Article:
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The United States District Court for the Northern District of Georgia certified three questions regarding the operation of the State's law governing non-judicial foreclosure to the Georgia Supreme Court. After careful analysis, the Georgia Court concluded that current law did not require a party seeking to exercise a power of sale in a deed to secure debt to hold, in addition to the deed, the promissory note evidencing the underlying debt. The Court also concluded that the plain language of the State statute governing notice to the debtor (OCGA 44-14-162.2), required only that the notice identify "the individual or entity [with] full authority to negotiate, amend, and modify all terms of the mortgage with the debtor." This construction of OCGA 44-14-162.2 rendered moot the third and final certified question. View "You v. JP Morgan Chase Bank, N.A." on Justia Law

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This appeal arose from appellee Bank of America, N.A.'s attempts to enforce the terms of the promissory note and deed to secure debt executed in its favor by appellant Johnta M. Austin ("Borrower"). The Bank sued to collect the debt it claimed the Borrower owed as a result of default, including attorney fees, and the trial court awarded the Bank summary judgment. The issue came on appeal to the Georgia Supreme Court because the constitutionality of the statute at issue was called into question. The Court has long held that "all presumptions are in favor of the constitutionality of an act of the legislature and that before an [a]ct of the legislature can be declared unconstitutional, the conflict between it and the fundamental law must be clear and palpable and [the] Court must be clearly satisfied of its unconstitutionality." The Court found that the statute in this case bore a rational relation to the purpose for which the statute was intended, namely to provide debtors with the opportunity to avoid the contractual obligation to pay the creditor’s attorney fees by allowing the debtor a last chance to pay the balance of the debt and avoid litigation. Further, the Court concluded that the application of OCGA 13-1-11 to arrive at the amount of the award of attorney fees in this case was neither punitive nor violative of Borrowers’ due process rights, nor was the award contrary to the intent of the statute. View "Austin v. Bank of America N.A." on Justia Law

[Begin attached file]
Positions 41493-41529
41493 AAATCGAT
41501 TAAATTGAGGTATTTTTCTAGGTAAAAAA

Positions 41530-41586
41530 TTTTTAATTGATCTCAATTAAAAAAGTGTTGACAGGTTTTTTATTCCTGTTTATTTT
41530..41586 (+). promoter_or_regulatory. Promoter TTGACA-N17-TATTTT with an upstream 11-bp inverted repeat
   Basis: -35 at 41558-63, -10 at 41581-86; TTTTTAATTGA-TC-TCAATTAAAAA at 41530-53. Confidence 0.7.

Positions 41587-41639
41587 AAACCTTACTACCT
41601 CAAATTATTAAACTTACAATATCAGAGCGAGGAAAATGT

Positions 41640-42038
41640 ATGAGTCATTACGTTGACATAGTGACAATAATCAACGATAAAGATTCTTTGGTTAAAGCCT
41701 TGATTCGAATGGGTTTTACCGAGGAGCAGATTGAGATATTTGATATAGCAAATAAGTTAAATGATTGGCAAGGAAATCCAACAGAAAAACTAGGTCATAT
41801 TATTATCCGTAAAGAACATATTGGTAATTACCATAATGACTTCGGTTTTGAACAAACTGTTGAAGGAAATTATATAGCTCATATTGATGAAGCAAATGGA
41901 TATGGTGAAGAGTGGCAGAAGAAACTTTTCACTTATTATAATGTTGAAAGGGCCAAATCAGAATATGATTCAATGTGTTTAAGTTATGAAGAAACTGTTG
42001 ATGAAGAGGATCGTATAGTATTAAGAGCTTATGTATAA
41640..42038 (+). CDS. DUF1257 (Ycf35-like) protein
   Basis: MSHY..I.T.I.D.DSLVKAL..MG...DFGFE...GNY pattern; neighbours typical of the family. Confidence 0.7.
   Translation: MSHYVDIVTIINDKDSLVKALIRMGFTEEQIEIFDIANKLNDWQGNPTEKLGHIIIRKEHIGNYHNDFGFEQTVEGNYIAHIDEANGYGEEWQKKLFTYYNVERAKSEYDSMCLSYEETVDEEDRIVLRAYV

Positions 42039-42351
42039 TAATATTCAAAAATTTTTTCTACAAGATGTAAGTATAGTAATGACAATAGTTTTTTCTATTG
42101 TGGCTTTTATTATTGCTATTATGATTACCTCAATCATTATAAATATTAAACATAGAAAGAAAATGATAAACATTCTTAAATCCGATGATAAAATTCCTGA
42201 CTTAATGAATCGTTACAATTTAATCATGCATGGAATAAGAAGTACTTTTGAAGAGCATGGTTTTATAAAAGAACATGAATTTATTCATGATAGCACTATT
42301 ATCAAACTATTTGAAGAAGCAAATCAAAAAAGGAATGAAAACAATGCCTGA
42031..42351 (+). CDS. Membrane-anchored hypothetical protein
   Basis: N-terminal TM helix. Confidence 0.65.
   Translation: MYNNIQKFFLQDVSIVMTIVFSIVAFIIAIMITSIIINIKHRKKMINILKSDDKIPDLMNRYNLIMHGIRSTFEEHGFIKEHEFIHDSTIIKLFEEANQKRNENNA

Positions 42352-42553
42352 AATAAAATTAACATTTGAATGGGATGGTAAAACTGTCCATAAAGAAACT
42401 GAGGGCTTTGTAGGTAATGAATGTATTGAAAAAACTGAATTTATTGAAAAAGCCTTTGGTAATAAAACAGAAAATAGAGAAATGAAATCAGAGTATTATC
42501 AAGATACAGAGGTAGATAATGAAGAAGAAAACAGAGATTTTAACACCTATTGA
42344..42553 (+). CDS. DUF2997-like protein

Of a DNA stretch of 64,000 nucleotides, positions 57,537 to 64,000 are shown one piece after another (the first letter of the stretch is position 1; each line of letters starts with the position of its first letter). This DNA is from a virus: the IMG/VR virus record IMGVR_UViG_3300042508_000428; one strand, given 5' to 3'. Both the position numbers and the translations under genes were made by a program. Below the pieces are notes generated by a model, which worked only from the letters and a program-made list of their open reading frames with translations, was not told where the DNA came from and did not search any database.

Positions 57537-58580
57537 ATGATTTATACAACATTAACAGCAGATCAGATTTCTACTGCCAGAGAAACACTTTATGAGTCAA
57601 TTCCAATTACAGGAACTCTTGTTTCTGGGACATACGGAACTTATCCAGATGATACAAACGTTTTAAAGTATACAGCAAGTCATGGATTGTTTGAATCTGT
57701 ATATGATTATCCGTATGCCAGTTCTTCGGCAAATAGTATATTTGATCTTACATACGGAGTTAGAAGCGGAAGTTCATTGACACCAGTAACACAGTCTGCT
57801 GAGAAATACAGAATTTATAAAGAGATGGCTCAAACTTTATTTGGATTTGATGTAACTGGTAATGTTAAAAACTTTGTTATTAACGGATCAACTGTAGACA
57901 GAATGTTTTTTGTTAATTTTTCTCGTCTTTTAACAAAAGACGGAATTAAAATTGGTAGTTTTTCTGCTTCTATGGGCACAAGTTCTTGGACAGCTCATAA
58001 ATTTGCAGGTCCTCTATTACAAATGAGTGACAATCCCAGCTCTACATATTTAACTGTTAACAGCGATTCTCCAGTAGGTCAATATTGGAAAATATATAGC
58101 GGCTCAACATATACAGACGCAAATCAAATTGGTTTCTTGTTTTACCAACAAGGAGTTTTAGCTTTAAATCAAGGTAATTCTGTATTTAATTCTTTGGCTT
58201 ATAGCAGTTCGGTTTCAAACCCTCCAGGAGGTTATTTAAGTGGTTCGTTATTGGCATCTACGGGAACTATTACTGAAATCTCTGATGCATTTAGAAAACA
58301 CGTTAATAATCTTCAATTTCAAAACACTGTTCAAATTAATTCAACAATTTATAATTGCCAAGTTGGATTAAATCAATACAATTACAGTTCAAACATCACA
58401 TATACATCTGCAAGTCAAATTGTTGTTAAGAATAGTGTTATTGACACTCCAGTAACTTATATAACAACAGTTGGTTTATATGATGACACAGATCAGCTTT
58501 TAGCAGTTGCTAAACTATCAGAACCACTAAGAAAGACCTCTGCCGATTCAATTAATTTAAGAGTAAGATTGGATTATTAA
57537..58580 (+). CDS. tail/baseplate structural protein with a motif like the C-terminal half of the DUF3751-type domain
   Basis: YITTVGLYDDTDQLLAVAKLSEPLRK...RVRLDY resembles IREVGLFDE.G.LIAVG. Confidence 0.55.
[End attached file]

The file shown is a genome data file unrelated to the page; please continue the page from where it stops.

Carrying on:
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Purchasers sued Developers and Brokers, alleging that at the time of their purchases in a 26-story condominium, Developers had already undertaken plans to develop a 46-story building directly across the street. Developers advertised "spectacular city views" from the 26-story condominium and Brokers advised that any future developments to the south of the building would be low to mid-rise office buildings. Purchasers alleged that they paid substantial premiums for their views of the city which was now blocked by the 46-story building. At issue was whether the Court of Appeals erred when it reversed the trial court's grant of judgment on the pleadings on Purchasers' claims for fraud, negligent misrepresentation, negligent supervision and violation of the Georgia's fair business practices statute. The court held that the trial court was correct in finding that Purchasers did not properly elect rescission as a remedy, and the Court of Appeals erred in reversing the decision; the Court of Appeals erred in holding that Purchasers were not bound by the agreements they signed; because there can be no justifiable reliance where Purchasers were bound by their agreements, the Court of Appeals erred in holding that Purchasers' fraud-based claims could proceed; and the trial court correctly found that Purchasers did not sufficiently plead a cause of action against Developers for negligent supervision and the Court of Appeals erred when it reversed the trial court's decision on that count.